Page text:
Ideas for Bring Your Child to Work Day

Whether or not they make it known, your children are interested in you.  They care about your life and what you do during the day.  That’s why Bring your Child to Work Day is such a great opportunity for both children and their parents.  Children have the chance to learn just what Mom or Dad does all day after seeing them off to school in the morning.  Parents are able to spend some time showing their sons and daughters the value of hard work and the satisfaction in a job well done.  Of course, the lone caveat in this otherwise promising day is that work still needs to be accomplished, and parents can’t spend all their time interacting with their children.  The following are thoughts of activities children might enjoy during Bring your Child to Work Day while Dad or Mom is hard at work.  Remember, these are your children.  You know them best.  Tailor these suggestions to fit your child’s interests and personality.

  • Create a Business Card – If there is an available computer or just an available piece of paper, encourage your son or daughter to make their own business card. They could pretend they are the president of the company, principal of the school, or whatever they choose to imagine.  They’ll feel like they’re a part of the work environment, and should have a great time making their business card, too.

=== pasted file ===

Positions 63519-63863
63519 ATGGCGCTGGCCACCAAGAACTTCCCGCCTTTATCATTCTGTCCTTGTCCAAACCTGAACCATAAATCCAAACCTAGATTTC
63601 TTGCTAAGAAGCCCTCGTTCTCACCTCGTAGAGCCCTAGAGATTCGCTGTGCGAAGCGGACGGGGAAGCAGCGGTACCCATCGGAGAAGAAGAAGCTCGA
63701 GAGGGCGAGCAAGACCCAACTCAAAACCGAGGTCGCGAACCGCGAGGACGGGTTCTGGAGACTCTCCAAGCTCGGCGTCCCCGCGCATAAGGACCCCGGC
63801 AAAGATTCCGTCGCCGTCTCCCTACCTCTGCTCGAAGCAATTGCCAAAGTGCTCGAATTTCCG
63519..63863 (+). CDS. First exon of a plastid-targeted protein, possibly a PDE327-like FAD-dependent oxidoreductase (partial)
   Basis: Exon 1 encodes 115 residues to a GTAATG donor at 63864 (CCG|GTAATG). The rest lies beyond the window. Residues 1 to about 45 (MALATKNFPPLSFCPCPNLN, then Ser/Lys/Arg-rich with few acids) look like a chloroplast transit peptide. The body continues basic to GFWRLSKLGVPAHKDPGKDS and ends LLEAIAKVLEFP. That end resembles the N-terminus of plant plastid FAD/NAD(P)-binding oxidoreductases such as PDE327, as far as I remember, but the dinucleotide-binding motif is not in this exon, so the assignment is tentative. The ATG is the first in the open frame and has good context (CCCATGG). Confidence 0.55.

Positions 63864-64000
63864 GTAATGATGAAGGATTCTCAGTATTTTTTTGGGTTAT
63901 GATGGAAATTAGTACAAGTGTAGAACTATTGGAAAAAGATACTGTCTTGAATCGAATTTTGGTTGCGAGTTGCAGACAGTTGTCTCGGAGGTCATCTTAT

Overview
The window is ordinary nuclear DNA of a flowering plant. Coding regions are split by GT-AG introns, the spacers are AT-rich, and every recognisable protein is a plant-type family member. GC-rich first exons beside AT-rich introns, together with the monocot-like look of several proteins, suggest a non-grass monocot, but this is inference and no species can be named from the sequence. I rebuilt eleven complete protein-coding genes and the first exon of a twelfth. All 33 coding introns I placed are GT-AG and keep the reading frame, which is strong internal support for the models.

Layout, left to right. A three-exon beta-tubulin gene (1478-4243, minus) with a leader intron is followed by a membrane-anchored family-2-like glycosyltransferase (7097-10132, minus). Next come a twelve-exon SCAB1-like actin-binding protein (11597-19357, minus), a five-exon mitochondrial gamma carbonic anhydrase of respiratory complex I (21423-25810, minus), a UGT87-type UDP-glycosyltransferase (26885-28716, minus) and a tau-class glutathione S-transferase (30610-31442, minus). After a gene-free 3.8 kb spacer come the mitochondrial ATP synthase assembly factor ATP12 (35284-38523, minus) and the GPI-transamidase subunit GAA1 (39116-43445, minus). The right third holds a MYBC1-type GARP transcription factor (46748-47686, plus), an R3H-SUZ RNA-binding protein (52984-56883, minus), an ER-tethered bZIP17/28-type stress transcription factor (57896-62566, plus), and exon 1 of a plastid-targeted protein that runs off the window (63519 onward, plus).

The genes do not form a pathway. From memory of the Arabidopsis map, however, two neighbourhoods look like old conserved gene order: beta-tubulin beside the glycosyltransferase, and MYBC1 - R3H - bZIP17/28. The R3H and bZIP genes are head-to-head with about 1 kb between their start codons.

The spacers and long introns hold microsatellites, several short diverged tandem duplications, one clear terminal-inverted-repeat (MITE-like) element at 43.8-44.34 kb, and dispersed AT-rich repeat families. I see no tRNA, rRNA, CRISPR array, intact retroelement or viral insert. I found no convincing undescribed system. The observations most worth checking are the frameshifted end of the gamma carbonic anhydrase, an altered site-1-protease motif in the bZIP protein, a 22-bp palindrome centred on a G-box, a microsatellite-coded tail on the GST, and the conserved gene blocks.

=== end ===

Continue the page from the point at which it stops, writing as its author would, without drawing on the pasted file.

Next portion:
• Assist with Simple Tasks – If you need copies made, paperwork filed, documents shredded, or have any uninvolved jobs to complete, take your child along with you. Let them participate as you show them what to do, and even let them take over the job themselves.  You get to work together with your child, and your child gets to feel a sense of accomplishment as they are actually performing real work just like Mom or Dad.  This is something you should both appreciate.
  • Plan a Group Project – If coworkers nearby are also bringing their children to work, why not have them work together to complete a minor, somewhat fun job-related project for you. Once they’ve finished, perhaps parents and children could have a meeting in a conference room to discuss what was done.
  • Go out for Lunch – Let your son or daughter take a break from the grind, and enjoy some time together away from work. You can talk about the day so far, and discuss anything they might be interested in seeing or learning in the afternoon.